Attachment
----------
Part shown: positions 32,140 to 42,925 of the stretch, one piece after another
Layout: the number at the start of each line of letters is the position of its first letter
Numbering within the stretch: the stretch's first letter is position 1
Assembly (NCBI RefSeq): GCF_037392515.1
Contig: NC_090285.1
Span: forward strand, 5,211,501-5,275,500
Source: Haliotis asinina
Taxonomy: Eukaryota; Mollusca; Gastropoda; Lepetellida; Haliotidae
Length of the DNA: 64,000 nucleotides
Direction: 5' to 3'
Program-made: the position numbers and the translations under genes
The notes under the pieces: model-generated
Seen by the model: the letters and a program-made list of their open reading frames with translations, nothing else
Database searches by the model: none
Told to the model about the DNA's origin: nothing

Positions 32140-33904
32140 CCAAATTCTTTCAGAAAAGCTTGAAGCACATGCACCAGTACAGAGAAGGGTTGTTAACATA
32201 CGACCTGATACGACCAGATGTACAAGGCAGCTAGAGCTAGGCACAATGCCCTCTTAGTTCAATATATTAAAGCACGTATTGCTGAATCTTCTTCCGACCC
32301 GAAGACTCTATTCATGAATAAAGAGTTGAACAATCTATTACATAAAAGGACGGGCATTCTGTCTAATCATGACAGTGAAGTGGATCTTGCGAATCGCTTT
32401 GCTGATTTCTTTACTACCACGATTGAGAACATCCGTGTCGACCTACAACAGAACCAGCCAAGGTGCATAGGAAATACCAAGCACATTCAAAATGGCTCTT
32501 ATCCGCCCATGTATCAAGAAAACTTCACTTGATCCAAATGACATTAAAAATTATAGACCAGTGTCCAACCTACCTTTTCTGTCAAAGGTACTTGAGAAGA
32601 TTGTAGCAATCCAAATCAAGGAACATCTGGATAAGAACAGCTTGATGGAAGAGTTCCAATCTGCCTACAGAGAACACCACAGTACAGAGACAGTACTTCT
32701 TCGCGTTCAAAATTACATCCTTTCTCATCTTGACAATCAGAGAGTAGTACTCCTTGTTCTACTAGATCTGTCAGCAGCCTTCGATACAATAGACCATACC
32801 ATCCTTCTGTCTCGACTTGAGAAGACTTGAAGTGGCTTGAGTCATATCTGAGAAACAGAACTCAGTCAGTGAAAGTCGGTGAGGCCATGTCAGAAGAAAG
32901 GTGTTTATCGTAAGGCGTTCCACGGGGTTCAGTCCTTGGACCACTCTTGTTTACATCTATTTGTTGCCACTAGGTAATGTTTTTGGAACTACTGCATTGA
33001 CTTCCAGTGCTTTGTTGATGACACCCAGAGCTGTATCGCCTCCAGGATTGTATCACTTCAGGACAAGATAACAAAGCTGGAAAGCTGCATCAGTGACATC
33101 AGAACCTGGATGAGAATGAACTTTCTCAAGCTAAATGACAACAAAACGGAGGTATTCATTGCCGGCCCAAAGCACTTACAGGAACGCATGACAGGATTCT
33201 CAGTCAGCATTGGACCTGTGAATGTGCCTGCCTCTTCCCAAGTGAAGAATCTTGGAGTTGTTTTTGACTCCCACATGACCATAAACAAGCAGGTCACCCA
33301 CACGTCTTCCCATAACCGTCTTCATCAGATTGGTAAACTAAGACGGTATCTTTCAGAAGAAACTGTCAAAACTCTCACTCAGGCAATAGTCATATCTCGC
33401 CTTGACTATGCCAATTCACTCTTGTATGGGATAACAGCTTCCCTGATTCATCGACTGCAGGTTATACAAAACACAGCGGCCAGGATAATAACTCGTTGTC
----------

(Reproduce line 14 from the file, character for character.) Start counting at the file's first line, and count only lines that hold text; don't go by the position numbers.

Database searches by the model: none